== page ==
by Alexander Thomas (aka Dr. Lex)
This is broken in Mac OS X 10.15 ‘Catalina’. First of all, the installer no longer works because of stricter security. Moreover, the program is not 64-bit, so it still won't run even if you would be able to bypass the installer. Because I no longer use this kind of sound card and have little time to work on this, I have zero motivation fo fix this. Do not expect any help if you mail me for support. Your best option if you have a minimum of experience with XCode, is to download the source code (ZIP archive) and try to build a 64-bit binary. If you succeed, it would be nice if you could send me either that binary or a link to where it can be downloaded, so other people can also use it. Even better would be if you would share it as a GitHub project or the like and notify me so I can link to it from here.
If the installer still works on your machine but you get an error “e00002c5,” then this may be of help.
This is a small program that activates the analog and S/PDIF outputs on USB devices that are based on the C-Media CM6206 multi-channel sound chip (sometimes also referred to as CMI6206). One of the common cheap devices sold on eBay that uses this IC can be seen in the photo at the right. It is a 5.1 device but the IC supports up to 7.1 audio. The one I bought had a serial number “29776659” but there are other products that use this IC. Some major brands also use this chip, for instance Zalman uses it in their ZM-RS6F USB headphones. The Sweex SC016 is also based on the CM6206, as is the Diamond XS71U.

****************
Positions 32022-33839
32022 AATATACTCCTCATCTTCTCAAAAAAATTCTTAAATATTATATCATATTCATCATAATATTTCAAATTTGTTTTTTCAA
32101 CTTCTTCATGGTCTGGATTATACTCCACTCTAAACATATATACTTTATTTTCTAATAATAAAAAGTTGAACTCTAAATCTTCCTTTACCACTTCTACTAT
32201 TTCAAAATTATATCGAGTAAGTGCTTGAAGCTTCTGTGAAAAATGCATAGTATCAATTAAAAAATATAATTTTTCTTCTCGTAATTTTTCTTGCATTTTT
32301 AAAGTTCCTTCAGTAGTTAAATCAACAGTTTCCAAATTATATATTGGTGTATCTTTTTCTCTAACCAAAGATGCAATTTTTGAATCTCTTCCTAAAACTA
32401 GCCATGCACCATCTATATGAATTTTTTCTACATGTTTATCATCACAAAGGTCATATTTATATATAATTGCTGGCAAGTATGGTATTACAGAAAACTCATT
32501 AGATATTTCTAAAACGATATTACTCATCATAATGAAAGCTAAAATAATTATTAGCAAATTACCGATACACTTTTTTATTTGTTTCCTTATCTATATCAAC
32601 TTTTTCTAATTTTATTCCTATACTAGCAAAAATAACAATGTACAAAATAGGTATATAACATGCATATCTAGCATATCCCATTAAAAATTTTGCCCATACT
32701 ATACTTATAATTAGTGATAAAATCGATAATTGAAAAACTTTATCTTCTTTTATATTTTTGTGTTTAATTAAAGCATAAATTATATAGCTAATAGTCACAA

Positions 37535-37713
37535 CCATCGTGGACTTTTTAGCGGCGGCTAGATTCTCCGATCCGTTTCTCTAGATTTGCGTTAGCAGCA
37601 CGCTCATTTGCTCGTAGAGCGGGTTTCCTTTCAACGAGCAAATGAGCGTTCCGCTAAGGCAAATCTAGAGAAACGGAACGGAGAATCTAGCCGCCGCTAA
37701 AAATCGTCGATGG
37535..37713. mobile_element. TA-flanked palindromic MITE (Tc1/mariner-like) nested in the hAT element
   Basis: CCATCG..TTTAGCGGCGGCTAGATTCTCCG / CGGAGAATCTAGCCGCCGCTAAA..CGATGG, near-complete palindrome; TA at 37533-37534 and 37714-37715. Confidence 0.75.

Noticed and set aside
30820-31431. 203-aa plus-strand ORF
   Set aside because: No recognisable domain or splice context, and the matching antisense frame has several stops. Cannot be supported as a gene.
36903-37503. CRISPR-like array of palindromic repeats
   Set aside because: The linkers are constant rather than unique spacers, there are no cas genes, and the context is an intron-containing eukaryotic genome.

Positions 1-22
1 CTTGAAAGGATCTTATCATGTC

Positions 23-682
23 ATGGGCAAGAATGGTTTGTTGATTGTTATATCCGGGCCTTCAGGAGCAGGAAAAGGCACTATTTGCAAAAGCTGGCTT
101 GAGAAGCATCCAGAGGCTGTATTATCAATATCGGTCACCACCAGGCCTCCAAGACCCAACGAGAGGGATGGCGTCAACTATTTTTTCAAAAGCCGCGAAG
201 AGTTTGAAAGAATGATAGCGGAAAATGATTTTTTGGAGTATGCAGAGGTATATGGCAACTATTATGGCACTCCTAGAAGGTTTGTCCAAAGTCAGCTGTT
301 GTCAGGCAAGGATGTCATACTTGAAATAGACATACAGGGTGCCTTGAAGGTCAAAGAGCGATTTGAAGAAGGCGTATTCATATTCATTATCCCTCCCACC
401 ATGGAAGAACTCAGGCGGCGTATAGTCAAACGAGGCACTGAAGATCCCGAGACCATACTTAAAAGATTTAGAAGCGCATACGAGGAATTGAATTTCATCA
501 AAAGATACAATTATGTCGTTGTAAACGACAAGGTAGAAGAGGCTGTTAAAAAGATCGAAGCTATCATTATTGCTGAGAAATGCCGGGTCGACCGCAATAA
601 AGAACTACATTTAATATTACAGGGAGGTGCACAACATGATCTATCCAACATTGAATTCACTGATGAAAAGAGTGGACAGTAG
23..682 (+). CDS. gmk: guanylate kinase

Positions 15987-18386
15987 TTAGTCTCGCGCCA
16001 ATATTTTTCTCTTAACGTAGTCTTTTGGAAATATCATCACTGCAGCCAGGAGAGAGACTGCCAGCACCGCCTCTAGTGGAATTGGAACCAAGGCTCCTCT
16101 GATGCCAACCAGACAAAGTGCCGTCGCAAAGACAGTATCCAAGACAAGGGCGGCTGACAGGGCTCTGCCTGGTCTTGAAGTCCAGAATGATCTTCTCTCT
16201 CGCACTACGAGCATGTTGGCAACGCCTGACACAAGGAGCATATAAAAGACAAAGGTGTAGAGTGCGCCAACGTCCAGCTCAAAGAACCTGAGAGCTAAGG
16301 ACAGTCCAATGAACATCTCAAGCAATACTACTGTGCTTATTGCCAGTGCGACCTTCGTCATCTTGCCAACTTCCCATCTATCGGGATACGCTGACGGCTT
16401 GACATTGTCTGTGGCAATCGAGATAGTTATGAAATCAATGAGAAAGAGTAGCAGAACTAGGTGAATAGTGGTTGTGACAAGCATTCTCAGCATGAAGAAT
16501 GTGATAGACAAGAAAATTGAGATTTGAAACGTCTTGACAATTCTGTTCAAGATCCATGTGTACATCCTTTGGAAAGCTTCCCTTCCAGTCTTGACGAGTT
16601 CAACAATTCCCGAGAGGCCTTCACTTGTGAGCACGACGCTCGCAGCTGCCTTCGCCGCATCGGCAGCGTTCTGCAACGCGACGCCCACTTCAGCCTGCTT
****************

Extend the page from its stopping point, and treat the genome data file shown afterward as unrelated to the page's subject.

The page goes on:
The CM6206 chip is a fully compliant USB audio device that should work as-is on any modern operating system without requiring drivers. At first sight it does work: the sound card can be selected in the audio control panel and the 6 or 8 channels can be assigned using Audio MIDI setup. But there is no sound output. The same symptoms occur in Windows until the C-Media driver is installed. Apparently the device boots with its outputs disabled, and the only thing the ‘driver’ does is send some specific configuration requests to enable both the analog outputs and the optical S/PDIF.